The world stared in disbelief recently at the news that an American city of nearly 100,000 was needlessly exposed to toxic levels of lead in the city’s water system. In Flint, Michigan, thousands of families fear for their health and their children’s future. And as the full story has emerged, disbelief has turned to outrage, turning Flint into a political issue big enough to attract a presidential debate.
But what will happen once the television cameras and the presidential candidates leave Flint? Will there be meaningful change to ensure this never happens again? That depends on whether the root causes of this disaster are addressed.
It’s no secret that the poorest communities in our nation are often the most vulnerable to pollution, whether it’s undrinkable water or unhealthy air. That fact is obviously both a health issue and an economic issue. But it’s also an issue of race and of justice.
Every family, regardless of income or skin color, should be able to expect that the air they breathe is clean, that the water they drink is safe, and that their government will treat them with fairness and equality.
In Flint, a tragedy that should never have happened was magnified by what can only be called callous indifference. How did the United States become a nation where something like this could happen?
It wasn’t by accident.
Shrinking government: A self-fulfilling prophesy
Anti-government lobbyist Grover Norquist famously said he wanted “to shrink government to the size where we can drown it in a bathtub.” That’s exactly what happened here and the result was clear:
Flint, Michigan, is what happens when we shrink government indiscriminately. And small-government zealots such as Michigan’s Gov. Rick Snyder should take note of that fact. But Snyder, for one, continues to drag his feet, refusing to release a clear timeline and price tag to replace Flint’s water infrastructure.
By setting out to prove that government doesn’t work, Snyder and his ilk have only succeeded in failing at governance — and at the expense of their constituents. Whether undermining government transparency, repealing pollution safeguards, or stripping infrastructure funding, they do all they can to tear government down, and decimate communities in the process.
Circumventing local government: Emergency managers
In no small part, mismanagement of the Flint water crisis was a result of state government bypassing local government, and ignoring the political will of its citizens. By appointing “emergency managers” who pressed to switch the water supply in order to cut corners and save money, Snyder circumvented the electorate and seized legal authority from democratically elected officials.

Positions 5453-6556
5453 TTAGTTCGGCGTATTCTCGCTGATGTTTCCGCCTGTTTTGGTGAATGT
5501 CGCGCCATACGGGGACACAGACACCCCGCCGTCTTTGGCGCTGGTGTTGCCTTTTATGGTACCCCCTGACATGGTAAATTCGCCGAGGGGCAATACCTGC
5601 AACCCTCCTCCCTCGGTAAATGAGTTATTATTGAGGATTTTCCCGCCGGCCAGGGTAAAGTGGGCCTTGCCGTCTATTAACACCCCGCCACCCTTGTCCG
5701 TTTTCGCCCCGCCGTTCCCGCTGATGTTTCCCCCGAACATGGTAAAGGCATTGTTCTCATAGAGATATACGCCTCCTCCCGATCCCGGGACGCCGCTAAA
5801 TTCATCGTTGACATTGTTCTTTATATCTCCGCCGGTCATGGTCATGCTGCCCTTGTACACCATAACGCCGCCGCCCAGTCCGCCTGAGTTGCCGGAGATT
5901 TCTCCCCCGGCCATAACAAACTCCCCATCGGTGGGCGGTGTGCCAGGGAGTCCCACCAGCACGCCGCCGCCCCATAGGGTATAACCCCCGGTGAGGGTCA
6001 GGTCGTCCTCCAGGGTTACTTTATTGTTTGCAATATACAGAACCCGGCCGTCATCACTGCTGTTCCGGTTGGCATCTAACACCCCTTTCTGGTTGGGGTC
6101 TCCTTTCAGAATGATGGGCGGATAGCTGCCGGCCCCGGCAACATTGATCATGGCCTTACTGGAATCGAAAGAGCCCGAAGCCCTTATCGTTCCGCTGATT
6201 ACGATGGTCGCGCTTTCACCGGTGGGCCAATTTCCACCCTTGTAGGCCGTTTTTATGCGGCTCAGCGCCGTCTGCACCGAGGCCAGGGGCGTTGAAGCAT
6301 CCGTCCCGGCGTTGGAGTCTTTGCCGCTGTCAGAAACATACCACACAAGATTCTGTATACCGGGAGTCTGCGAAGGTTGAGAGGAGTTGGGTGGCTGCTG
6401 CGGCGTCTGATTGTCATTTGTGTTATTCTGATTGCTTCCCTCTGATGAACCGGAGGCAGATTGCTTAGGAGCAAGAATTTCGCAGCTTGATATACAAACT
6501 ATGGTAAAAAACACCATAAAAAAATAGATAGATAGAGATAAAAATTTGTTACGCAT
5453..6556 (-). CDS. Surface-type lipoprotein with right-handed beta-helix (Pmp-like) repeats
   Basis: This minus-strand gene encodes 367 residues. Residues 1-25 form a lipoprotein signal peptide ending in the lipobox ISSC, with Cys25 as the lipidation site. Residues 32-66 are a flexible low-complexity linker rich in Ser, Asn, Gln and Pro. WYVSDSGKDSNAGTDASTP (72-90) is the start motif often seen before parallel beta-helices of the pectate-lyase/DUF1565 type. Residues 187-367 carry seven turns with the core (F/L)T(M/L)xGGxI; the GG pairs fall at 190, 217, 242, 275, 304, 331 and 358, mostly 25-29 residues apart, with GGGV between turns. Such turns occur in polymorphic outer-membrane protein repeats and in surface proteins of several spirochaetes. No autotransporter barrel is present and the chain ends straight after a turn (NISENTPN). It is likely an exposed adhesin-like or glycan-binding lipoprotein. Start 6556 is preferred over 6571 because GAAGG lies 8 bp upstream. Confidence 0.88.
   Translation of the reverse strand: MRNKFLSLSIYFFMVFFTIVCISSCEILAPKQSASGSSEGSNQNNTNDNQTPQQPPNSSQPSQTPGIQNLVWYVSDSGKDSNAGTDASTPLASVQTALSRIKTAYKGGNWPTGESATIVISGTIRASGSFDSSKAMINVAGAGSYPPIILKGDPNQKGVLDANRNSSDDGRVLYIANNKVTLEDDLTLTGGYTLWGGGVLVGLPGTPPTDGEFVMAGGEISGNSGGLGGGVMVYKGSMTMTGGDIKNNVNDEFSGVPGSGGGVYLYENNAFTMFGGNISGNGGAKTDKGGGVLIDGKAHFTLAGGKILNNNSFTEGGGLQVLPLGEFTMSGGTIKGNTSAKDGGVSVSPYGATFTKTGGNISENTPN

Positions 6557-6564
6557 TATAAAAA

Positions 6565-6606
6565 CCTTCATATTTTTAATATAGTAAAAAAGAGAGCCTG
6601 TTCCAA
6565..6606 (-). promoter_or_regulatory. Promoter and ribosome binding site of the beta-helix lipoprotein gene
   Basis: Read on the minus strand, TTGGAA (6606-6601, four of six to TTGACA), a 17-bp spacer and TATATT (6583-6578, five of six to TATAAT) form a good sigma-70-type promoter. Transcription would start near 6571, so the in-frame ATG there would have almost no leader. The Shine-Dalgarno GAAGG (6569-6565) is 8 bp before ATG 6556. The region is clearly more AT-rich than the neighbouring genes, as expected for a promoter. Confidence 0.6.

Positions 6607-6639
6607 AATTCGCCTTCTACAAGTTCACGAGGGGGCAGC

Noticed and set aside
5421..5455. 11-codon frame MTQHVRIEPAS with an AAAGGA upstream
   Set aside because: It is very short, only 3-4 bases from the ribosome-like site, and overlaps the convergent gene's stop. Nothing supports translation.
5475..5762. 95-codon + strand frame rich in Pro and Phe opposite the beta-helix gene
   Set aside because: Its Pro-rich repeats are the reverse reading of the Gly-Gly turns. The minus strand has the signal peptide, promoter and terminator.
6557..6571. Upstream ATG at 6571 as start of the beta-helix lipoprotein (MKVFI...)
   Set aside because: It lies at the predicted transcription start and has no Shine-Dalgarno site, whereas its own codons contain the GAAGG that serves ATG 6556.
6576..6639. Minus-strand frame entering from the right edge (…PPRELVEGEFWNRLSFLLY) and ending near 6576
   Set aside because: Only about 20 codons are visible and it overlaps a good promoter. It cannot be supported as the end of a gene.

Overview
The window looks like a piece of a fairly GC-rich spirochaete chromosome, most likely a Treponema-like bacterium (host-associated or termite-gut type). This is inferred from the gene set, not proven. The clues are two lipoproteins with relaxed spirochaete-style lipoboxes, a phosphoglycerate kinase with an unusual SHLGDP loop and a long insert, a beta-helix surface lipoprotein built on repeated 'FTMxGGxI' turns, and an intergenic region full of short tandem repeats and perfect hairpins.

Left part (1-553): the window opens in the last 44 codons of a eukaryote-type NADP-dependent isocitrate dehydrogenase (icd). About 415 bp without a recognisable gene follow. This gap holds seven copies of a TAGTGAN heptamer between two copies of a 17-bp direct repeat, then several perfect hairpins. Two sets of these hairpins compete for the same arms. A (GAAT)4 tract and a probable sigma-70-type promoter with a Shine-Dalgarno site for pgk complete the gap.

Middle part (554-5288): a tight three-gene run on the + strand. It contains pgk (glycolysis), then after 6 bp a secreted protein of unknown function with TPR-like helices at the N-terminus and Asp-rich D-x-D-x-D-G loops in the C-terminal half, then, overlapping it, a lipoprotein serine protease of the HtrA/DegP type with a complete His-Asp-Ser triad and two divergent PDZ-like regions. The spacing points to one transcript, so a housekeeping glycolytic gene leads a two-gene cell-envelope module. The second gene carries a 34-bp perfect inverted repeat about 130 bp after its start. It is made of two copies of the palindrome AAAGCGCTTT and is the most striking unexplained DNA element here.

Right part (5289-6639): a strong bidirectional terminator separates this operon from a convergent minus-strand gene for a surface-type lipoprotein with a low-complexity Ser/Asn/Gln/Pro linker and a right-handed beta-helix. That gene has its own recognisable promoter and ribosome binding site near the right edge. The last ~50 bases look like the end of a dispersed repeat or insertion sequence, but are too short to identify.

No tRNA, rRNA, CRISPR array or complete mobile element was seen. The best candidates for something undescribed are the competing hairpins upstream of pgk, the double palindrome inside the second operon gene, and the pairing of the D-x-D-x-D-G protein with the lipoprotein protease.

It’s true that these managers took over in jurisdictions that were already in dire financial straits, but because they are not elected and therefore not accountable to the communities they control, emergency managers are not the solution. They are often appointed to worry about the bottom line and cash savings, sometimes at the expense of the health and safety of the community.
We try to teach our young people that their voices and their votes matter, that being engaged in the community counts, but that message was drastically undercut in Flint. The appointment of emergency managers — almost exclusively in communities of color — took control from Michigan’s most vulnerable residents.
And the people of Flint, who suffered irreparable harm due to the poor decisions of these managers, are only the most egregious example of what can go wrong. The Emergency Financial Manager Law — which allows the state to appoint officials with the legal power to seize control of a city’s finances — must be repealed.
Crumbling infrastructure: Flint is just the latest example
Flint’s problems were also the result of the crumbling infrastructure that happens when we disinvest in our communities and our country.
Everyone watched in horror nearly 10 years ago when the I-35W Mississippi River bridge in Minneapolis suddenly collapsed into the river, killing 13 people and injuring 145. Politicians scrambled to come up with a plan for investing in infrastructure across the country — a plan that never materialized.
While the failing water infrastructure in Flint is less dramatic, it’s a slow drip that’s just as harmful. Ten years from now, let’s look back in regret at what we could have done, but didn’t, to prevent a future tragedy.
This time, we need more than lip service. We need commitments — now — and action as soon as possible. Our leaders must establish a permanent fund to address crumbling water infrastructure across the country and specifically to replace lead water pipes in cities such as Flint.
While it can be politically expedient to campaign on budget cuts, in the case of U.S. infrastructure, it’s simply wrong. Over the long term, investing in infrastructure actually saves money. More important, it saves lives. And until our leaders act, no community will be safe.
The NAACP has organized community meetings and collected the input of Flint residents, resulting in the compilation of a 20-point list of priorities, which you can read about here. The Sierra Club is working with local and state leaders to meet the community’s immediate needs, which you can read more about here.